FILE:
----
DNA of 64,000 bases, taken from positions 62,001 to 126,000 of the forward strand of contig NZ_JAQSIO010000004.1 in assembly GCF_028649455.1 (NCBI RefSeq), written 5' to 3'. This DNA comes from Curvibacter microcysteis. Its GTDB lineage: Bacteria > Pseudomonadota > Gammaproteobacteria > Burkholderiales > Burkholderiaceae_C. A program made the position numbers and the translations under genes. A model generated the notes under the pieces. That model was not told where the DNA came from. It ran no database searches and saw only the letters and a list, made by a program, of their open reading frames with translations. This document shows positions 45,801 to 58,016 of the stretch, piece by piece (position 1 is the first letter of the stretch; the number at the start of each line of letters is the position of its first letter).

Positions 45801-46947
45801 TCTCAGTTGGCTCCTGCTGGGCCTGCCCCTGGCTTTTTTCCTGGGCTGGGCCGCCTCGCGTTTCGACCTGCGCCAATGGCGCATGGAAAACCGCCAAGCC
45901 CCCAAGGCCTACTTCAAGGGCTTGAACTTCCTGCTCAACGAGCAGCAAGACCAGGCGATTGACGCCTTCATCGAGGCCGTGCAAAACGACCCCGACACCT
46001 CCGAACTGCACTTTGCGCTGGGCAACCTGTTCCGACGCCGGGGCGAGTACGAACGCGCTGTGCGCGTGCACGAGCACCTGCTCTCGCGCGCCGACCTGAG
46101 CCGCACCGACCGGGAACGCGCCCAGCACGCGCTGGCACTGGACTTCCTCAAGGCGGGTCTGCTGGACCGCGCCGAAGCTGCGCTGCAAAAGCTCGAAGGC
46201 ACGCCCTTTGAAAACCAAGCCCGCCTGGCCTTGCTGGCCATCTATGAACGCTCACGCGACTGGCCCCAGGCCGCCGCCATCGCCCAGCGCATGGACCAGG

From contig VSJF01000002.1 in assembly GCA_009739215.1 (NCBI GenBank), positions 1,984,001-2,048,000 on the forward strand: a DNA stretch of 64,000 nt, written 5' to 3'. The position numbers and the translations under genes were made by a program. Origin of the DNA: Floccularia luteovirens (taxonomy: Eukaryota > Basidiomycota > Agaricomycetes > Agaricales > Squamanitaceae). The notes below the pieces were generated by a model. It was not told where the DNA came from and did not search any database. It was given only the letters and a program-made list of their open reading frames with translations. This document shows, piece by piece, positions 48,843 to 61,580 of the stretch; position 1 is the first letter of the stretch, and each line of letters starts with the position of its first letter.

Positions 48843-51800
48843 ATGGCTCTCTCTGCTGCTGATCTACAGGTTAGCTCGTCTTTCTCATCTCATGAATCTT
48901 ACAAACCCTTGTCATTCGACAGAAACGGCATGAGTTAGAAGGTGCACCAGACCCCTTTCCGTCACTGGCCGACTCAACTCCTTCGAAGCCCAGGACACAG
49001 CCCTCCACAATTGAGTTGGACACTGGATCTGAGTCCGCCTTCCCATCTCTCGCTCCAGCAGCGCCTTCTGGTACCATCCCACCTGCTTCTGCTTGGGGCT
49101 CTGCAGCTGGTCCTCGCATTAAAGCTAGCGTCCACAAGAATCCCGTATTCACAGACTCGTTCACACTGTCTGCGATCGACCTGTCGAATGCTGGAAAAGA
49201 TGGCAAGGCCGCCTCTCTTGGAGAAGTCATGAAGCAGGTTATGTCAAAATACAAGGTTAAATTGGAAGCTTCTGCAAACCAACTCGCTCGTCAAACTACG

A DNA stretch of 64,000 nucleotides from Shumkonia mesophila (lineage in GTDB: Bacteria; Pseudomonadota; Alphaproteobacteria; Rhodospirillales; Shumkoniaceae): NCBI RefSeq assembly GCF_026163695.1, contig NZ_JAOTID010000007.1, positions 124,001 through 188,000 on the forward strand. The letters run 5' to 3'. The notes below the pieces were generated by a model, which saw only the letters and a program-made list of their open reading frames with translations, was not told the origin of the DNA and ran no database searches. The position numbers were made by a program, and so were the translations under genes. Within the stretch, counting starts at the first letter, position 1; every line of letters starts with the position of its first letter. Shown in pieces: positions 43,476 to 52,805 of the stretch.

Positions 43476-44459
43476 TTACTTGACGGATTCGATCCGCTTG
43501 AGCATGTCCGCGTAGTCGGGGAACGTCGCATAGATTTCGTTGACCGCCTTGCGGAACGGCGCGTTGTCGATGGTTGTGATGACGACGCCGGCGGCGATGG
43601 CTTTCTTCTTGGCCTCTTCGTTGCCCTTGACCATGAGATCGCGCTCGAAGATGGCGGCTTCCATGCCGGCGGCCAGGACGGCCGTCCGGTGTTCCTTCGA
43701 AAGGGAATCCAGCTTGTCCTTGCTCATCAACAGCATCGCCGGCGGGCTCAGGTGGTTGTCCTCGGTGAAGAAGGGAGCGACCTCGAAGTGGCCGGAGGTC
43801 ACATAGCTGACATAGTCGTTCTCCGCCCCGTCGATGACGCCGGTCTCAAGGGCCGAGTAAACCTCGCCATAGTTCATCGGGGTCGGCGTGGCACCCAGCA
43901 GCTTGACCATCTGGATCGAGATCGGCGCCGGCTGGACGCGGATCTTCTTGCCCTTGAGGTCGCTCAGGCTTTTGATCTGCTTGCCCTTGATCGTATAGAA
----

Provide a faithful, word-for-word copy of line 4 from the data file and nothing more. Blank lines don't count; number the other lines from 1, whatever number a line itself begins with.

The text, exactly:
45901 CCCAAGGCCTACTTCAAGGGCTTGAACTTCCTGCTCAACGAGCAGCAAGACCAGGCGATTGACGCCTTCATCGAGGCCGTGCAAAACGACCCCGACACCT